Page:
On 6 November 2001 the Alexander von Humboldt Foundation announced the recipients of the most highly endowed award in the history of German science. And the University of Heidelberg has every reason to exult. One of the laureates of the Wolfgang Paul Award, Dr. Hilmar Bading, who receives 3.5 million marks in prize monies, has just accepted a professorship at the Interdisciplinary Neuroscience Centre of the University of Heidelberg, while Prof. Dr. Joachim Herz, distinguished for his achievements with an award amounting to 2.8 million marks, will soon be joining Dr. Bading at the University of Heidelberg, dividing his time between the Molecular Biology Centre and the Institute of Botany. "It is a source of extraordinary gratification for us to be welcoming front-line researchers at the University who have just been distinguished by the Humboldt Foundation for outstanding excellence in their fields," said Heidelberg's rector, Prof. Dr. Peter Hommelhoff. "The Wolfgang Paul awards are also a challenge for the University of Heidelberg to ensure that the laureates are provided with a motivating academic environment of the highest quality," Prof. Hommelhoff added.
Best conditions in Germany for the best scientists from abroad
Though the Nobel Prize (worth 2 million marks) is certainly the world's best-known scientific award at present, the Wolfgang Paul awards from the Humboldt Foundation are in fact more generously endowed. This year 14 top-ranking scientists from outside Germany have been granted one-time awards of up to 4.5 million marks, guaranteeing them unbeatable research conditions at German scientific institutions. The award is funded by Germany's Ministry of Education and Research. The resources come from the German federal government's Future Investment Programme.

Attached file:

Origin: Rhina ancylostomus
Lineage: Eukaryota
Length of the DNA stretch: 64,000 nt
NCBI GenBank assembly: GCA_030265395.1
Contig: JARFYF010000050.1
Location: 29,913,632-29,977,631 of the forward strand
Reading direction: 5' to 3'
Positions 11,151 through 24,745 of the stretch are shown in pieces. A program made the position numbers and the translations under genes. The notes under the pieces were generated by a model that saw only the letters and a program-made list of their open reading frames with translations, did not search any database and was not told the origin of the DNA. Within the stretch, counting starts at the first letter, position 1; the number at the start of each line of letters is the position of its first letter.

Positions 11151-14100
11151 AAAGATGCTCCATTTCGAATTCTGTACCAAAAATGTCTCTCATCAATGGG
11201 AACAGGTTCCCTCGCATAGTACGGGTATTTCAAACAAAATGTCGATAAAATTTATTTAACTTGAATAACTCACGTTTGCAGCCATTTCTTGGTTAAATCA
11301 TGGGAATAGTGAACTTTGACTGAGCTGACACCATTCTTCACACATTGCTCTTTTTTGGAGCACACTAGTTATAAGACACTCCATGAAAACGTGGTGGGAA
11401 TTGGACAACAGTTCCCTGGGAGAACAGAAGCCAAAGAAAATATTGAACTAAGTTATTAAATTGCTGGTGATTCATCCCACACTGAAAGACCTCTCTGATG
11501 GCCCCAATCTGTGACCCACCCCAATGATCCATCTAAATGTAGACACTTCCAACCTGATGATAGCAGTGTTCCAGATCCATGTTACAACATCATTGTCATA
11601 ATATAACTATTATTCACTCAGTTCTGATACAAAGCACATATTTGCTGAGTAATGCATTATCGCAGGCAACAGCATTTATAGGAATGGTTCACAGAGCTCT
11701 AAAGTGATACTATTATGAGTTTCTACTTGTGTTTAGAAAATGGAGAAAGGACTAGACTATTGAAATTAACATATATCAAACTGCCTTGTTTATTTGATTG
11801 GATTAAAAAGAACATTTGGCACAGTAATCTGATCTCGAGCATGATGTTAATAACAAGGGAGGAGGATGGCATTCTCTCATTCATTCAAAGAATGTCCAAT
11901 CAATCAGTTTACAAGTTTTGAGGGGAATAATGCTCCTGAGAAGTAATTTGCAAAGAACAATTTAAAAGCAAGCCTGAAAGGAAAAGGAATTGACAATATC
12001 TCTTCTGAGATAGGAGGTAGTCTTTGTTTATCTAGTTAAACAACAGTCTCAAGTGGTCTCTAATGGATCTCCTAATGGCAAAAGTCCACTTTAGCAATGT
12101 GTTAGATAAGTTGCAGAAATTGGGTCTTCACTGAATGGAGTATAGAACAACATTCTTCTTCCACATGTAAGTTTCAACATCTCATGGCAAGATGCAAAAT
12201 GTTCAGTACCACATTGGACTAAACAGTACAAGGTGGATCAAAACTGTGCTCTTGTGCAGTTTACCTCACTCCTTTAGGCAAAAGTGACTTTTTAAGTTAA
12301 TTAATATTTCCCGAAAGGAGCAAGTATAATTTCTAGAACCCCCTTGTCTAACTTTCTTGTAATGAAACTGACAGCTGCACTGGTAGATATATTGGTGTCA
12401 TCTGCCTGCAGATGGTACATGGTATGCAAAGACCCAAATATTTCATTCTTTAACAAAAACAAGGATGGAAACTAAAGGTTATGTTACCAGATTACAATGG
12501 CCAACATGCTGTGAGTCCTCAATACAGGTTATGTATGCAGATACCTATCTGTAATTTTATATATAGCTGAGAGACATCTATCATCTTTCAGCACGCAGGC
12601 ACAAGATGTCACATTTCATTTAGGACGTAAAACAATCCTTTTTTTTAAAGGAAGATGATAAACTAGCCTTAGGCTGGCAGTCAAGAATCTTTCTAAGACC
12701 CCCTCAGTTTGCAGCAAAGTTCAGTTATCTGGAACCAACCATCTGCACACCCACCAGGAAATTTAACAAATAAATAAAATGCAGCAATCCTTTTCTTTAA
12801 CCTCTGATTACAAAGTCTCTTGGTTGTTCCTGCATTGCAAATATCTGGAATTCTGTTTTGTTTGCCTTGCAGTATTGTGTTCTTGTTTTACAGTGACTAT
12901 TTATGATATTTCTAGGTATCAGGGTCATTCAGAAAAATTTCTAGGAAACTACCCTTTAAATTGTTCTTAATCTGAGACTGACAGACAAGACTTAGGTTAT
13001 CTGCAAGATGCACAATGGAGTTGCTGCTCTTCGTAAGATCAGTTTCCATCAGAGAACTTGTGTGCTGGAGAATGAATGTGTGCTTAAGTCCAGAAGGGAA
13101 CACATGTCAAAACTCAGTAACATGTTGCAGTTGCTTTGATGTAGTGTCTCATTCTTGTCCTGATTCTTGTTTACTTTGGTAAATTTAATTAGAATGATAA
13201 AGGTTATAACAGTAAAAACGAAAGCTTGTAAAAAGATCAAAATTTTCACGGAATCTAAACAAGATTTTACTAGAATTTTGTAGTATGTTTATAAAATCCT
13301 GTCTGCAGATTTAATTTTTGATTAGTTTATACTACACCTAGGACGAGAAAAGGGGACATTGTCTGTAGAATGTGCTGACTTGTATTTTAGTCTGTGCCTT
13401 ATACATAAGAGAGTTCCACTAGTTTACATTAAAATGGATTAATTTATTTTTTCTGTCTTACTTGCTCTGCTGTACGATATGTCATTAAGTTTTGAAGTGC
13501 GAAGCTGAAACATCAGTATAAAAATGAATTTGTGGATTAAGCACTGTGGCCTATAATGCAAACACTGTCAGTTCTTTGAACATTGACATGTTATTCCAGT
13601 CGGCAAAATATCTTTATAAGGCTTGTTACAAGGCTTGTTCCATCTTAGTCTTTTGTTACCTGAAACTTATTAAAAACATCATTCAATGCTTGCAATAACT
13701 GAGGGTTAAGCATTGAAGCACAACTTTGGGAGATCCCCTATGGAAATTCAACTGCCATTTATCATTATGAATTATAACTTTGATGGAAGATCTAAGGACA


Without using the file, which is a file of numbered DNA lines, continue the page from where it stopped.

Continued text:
German research institutions nominated a total of 70 scientists from 23 countries for the Wolfgang Paul Award. The aim of the Wolfgang Paul Programme is to offer the awardees best-possible working conditions at research institutions in Germany. "This way," said Professor Wolfgang Frühwald, President of the Humboldt Foundation, "the best minds from abroad can make headway with their research projects free of administrative constraints and set up research groups of their own in Germany with the participation of highly qualified younger scientists."
Dr. Bading last worked in Cambridge (UK)
Dr. Hilmar Bading (42) comes to Heidelberg from Cambridge (England), where he worked for the Medical Research Council at the Laboratory of Molecular Biology. Dr. Bading will be working and teaching at Heidelberg University's Interdisciplinary Neuroscience Centre.
Hilmar Bading studied at the University of Heidelberg, where he received his doctorate in 1984. His subsequent career took him to the Max Planck Institute of Molecular Genetics (Berlin), the Harvard Medical School and, most recently, the Laboratory of Molecular Biology (Cambridge, UK). Dr. Bading's research field is the molecular basis of learning and memory processes.